If it’s one natural resource Texas has plenty of – apart from oil and natural gas, that is -- it’s sunshine. And, as solar technology improves, we’re taking advantage of it in ever-increasing numbers. According to a report in the Austin Business Journal, Texas is “expected to install more than 4,600 megawatts of solar power capacity” over the next few years. This makes our state the fastest growing solar generator in the country. Most of that increase will come from “utility scale solar farms,” however. Individuals still must decide for themselves if solar is right for them.
There are a number of appealing aspects to solar power. Using a renewable resource can be a very gratifying experience because it reduces your carbon footprint. You’ll also see a considerable savings on your utility bill. Having a solar-powered home is a plus when it comes to resale, too, as the prospective buyer will get all the benefits of being completely or partially off the grid without having to shoulder the burden of the startup costs.
And it is those startup costs that are one of the main drawbacks that keeps many people from converting their homes to solar power. While the benefits are generally understood by most, making the commitment to it is going to cost a good deal of money up front.
Fortunately, there are a number of programs in place to help offset the cost. Some utility companies offer rebates and there are generous tax credits for those who have a solar system installed. Solar Austin, a non-profit organization dedicated to renewable energy, offers the following example:
“To give you an idea of what fairly standard solar installation inverters and no additional electric upgrade expenses looks like, a 6-kilowatt solar system could cost approximately $18,000. If your utility company offers rebates ($0.80 per watt, for example), that amount would be deducted:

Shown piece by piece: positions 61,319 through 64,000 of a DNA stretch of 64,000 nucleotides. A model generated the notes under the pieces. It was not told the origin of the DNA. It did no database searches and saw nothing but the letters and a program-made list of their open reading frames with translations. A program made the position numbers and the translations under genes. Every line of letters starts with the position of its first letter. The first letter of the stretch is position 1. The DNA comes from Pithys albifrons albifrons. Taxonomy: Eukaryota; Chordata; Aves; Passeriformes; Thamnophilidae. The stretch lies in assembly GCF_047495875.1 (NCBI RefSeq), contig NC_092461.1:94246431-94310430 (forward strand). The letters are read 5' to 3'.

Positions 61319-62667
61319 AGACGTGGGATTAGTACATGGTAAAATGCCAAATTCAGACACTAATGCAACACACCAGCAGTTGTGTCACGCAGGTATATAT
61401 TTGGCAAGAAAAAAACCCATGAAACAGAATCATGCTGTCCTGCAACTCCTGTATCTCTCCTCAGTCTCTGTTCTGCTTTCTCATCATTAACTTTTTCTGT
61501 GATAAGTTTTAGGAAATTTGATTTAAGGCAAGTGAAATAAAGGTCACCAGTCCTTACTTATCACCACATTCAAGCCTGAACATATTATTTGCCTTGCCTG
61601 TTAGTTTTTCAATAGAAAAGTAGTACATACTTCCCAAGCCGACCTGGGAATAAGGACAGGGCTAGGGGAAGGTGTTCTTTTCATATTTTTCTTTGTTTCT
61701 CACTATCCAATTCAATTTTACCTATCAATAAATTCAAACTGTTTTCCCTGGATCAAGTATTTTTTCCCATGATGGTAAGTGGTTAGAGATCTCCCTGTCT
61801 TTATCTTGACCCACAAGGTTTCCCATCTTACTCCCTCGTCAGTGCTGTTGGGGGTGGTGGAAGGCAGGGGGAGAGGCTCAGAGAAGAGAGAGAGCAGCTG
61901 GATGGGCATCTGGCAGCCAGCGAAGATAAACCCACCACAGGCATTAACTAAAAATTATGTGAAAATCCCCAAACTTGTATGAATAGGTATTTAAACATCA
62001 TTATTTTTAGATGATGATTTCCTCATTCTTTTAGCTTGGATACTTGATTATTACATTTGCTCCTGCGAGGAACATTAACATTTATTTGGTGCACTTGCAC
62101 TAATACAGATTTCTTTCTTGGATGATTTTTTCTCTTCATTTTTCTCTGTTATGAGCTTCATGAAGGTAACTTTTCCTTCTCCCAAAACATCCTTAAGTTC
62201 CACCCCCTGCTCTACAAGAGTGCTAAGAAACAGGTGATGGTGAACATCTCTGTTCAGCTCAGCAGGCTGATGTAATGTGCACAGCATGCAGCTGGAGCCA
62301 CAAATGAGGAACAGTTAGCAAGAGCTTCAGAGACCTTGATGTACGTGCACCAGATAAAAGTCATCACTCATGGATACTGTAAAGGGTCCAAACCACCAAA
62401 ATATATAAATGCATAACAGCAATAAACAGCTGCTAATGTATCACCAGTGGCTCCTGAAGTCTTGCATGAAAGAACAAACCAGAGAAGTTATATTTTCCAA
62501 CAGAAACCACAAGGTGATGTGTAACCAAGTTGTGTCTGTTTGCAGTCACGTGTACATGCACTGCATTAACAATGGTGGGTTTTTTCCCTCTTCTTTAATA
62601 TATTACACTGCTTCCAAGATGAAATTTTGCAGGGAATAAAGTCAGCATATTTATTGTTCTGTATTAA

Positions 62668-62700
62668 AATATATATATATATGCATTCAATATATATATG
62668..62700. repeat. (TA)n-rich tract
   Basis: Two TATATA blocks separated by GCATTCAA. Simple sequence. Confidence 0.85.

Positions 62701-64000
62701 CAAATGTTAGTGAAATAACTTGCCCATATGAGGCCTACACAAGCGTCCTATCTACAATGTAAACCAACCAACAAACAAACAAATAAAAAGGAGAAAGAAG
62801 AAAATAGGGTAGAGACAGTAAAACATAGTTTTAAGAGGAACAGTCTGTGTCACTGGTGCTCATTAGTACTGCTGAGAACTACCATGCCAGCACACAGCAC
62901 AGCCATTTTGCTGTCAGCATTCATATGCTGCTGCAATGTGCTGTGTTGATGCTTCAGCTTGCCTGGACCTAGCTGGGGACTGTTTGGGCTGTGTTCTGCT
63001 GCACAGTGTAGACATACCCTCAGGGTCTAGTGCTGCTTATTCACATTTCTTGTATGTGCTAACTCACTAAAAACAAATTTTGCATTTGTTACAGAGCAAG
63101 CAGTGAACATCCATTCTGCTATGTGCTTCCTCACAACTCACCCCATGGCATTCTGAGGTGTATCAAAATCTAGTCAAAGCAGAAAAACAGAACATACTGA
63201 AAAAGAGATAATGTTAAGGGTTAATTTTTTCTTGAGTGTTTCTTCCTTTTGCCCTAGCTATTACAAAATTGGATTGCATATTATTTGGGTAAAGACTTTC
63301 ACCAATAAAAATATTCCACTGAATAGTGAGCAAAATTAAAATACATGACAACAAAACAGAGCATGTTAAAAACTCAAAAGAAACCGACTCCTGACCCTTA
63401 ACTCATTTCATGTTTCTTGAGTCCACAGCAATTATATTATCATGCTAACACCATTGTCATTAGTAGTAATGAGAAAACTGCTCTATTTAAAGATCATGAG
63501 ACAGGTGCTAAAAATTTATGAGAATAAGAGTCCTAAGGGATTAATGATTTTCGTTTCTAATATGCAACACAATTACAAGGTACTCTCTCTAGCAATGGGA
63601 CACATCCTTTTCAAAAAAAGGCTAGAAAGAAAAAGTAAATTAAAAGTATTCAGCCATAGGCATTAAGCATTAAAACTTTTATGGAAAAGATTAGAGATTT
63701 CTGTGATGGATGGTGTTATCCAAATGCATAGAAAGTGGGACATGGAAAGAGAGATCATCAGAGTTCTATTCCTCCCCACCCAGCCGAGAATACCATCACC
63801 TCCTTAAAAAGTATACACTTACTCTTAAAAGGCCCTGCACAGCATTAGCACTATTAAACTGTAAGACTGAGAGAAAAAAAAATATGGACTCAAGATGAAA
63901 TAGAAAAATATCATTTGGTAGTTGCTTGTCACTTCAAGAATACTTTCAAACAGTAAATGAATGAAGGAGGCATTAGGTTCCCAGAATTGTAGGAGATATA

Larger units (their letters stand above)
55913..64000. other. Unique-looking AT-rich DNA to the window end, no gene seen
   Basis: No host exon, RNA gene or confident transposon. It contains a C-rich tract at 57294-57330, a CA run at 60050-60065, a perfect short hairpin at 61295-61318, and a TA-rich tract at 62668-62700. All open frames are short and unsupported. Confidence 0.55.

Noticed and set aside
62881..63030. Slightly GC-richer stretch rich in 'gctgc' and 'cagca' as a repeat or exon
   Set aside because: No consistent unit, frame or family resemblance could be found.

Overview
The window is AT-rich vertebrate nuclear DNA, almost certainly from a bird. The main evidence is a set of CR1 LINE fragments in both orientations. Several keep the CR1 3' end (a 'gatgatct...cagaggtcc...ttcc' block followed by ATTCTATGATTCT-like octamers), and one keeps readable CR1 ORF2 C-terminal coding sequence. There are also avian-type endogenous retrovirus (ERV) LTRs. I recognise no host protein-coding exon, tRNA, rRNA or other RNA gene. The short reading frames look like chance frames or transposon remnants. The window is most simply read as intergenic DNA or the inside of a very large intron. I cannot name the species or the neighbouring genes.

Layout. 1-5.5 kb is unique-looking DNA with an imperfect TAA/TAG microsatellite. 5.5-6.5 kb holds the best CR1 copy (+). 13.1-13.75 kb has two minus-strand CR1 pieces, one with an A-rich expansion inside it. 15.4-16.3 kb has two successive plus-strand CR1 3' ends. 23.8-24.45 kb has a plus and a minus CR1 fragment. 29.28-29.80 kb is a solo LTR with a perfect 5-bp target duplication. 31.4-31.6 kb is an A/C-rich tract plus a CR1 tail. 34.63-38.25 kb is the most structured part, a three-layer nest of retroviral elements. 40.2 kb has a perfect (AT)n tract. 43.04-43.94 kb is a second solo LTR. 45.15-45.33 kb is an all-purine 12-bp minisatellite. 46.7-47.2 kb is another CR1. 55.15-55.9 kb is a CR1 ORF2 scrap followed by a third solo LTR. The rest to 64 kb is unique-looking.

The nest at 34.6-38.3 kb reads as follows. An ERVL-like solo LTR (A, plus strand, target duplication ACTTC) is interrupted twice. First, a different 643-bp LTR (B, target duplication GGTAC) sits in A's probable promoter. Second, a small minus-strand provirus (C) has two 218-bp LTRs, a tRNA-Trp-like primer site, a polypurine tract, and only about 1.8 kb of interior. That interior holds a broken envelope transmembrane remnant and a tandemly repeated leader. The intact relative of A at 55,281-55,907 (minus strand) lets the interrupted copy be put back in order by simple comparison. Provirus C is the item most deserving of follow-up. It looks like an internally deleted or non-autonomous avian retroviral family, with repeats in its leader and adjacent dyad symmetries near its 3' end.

$18,000 – $4,800 = $13,200
30% of the final amount can be used as a tax credit on your taxes 30% of $13,200 = $3,960
$18,000 – $4,800 – $3,960 = $9,240
Your out-of-pocket investment could be only $9,240 for a no-to-low maintenance solar electric system that will generate its own electricity for the next 25 years!”
This is only a sample; your costs, rebates and tax credits will vary. It’s important that you research what incentives are available so that you can make an informed decision.
If money is the primary roadblock standing between you and your desire to convert your home to solar power, you have the option of putting your home’s equity to work for you. Home Equity Loans were designed just for expenditures like this one. Because you are using your home as collateral, you are unlikely to find a better interest rate than you’ll be getting on your Home Equity Loan.
Instead of getting a more expensive personal loan or pricier financing from other sources, you will be able to pay back your low-interest loan over a period of 5, 10, 15, or 20 years.
To see what your home equity payment could be like or learn more about home equity, click the option below.